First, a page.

Ever since it opened at Arena Players last fall, director Randolph Smith's production of Having Our Say: The Delany Sisters' First 100 Years has been having its say all over town.
"I don't think there's been anything like this [at Arena Players]. We did this in November of last year, and then we went out to Catonsville Community College in February, and we were at Artscape over the weekend, and we'll be at Cockpit in Court at Essex Community College on Aug. 1," Smith said.
Adapted by playwright Emily Mann from the 1993 memoir by Sarah ("Sadie") L. Delany and her sister, Elizabeth ("Bessie") Delany, together with writer Amy Hill Hearth, Having Our Say is a two-woman show that chronicles the lives of the centenarian Delany sisters from their North Carolina childhood, as the daughters of a former slave, through their years in Harlem and on into their second half-century in Mount Vernon, N.Y.
Smith feels there are several reasons for the show's continuing appeal. "It's true, it's history, and it's better than reading a history book," he says. "It's African-American history from slavery days right up to the present, their present - the early 1990s. We get to laugh and cry with these women through the racial prejudice and discrimination in the South and then moving up to the North and being a part of the Harlem Renaissance. They met all the people that we read about - James Weldon Johnson, Booker T. Washington, W.E.B. DuBois; they entertained them at their house."
Arena's production, whose travels have made it one of the most successful in the community theater's history, stars Hilda V. Peacock as Sadie, who was the first African-American domestic science teacher in a New York City high school, and Corlis Hayes as Bessie, the second female African-American dentist licensed in New York.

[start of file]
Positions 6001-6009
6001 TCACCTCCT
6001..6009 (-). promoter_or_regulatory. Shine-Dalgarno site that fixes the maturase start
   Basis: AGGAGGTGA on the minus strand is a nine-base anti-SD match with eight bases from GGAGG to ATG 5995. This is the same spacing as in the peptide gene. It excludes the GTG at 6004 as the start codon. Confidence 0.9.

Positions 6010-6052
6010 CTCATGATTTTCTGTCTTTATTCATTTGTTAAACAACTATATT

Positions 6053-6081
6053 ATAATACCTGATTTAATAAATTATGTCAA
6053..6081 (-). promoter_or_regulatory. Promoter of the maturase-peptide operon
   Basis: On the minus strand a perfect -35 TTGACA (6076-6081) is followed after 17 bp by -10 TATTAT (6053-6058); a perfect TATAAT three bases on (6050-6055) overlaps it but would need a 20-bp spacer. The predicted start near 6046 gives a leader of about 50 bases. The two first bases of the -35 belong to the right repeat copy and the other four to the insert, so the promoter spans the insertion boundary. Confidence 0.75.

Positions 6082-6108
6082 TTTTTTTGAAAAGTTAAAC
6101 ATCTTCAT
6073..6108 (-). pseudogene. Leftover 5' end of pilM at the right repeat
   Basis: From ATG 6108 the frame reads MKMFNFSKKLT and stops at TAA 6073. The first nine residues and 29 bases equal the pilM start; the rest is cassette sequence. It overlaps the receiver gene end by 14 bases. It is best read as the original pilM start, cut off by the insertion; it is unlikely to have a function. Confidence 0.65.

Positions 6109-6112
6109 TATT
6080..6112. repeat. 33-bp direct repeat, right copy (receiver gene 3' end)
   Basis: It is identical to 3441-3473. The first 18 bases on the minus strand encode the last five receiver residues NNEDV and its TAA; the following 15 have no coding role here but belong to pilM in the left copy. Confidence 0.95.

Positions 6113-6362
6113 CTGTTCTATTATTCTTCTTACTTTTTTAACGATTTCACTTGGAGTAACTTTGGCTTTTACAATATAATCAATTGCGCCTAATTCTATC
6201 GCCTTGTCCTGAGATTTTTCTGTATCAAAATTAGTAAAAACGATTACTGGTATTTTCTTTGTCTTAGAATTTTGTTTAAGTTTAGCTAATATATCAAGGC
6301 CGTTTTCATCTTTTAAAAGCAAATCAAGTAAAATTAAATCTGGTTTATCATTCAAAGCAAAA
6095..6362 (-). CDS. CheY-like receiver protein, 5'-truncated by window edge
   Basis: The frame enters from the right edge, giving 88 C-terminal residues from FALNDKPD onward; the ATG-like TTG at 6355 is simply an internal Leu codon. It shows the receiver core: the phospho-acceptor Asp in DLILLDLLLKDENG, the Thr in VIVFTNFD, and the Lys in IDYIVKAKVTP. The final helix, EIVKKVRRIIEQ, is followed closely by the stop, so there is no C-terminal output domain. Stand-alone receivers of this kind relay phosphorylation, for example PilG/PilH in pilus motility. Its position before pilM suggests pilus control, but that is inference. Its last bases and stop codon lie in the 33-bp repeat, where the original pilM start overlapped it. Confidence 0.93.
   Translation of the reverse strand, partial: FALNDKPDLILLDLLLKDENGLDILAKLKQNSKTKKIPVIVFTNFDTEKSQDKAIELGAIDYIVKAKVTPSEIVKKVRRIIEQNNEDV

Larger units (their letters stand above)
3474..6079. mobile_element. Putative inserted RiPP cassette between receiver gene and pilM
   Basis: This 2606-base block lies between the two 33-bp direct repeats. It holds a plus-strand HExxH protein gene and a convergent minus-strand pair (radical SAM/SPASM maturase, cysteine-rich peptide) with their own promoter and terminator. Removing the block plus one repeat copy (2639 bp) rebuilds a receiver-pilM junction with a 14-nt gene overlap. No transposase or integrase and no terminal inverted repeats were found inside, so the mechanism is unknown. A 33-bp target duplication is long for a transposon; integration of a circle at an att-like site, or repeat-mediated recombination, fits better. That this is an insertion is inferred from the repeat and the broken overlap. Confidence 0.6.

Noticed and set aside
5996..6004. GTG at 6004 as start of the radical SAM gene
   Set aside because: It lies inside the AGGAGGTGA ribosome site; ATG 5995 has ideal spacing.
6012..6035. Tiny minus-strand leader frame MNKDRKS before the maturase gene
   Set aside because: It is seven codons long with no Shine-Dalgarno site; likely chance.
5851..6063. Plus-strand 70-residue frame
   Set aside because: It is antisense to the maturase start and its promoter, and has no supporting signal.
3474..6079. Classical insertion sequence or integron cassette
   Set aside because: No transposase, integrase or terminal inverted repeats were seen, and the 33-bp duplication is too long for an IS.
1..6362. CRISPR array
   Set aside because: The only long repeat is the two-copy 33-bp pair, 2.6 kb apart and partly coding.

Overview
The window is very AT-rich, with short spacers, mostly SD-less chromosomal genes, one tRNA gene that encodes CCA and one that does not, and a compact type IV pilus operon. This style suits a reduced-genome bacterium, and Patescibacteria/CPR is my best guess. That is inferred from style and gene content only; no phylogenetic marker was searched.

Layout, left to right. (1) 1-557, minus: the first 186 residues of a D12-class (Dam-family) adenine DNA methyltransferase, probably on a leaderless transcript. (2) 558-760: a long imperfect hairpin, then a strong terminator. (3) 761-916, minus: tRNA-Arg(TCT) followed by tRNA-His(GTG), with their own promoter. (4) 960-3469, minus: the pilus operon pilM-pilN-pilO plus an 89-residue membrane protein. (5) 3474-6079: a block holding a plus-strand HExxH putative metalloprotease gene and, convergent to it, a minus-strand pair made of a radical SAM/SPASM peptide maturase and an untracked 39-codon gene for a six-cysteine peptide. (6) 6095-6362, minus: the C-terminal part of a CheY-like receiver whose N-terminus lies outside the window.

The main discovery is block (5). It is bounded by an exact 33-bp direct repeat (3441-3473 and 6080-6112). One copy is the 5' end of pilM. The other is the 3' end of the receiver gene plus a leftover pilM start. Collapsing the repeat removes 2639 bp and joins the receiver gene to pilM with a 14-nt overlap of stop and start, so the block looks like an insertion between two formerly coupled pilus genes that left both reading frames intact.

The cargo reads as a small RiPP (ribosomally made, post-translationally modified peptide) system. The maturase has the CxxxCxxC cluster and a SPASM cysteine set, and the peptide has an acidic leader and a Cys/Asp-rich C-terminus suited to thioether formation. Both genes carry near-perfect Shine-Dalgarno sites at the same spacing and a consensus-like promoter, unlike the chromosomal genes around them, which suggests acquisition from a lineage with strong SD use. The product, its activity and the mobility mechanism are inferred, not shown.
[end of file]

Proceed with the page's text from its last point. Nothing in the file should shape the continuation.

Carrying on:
The two actresses - Hayes is head of the theater department at Morgan State University, and Peacock is a local storyteller and theater student at Towson University - are both relatively new to Arena Players. One of the challenges in casting the show was finding actresses who could "transform themselves to play 100 years old," says Smith, whose day job is claims authorizer at Social Security. "I didn't want anyone too young. These women are mature enough to play 100-year-olds. They do things with their bodies and speech."
Mostly, however, Smith feels a good portion of the production's success is due to a quality the actresses share with their characters: "They're both good storytellers, and that's what makes the show."
Show times for Having Our Say in the Cabaret Theatre at Cockpit, on the Essex campus of the Community College of Baltimore County, 7201 Rossville Blvd., are 8 p.m. Fridays and Saturdays, and 2 p.m. Sundays, through Aug. 10. Tickets are $13.
In addition, The Will Rogers Follies continues on the main stage at Cockpit at 8 p.m. Fridays, Saturdays and Aug. 7, and 2 p.m. Sundays, through Aug. 10. Tickets are $15 and $17. For information about both shows, call 410-780-6369.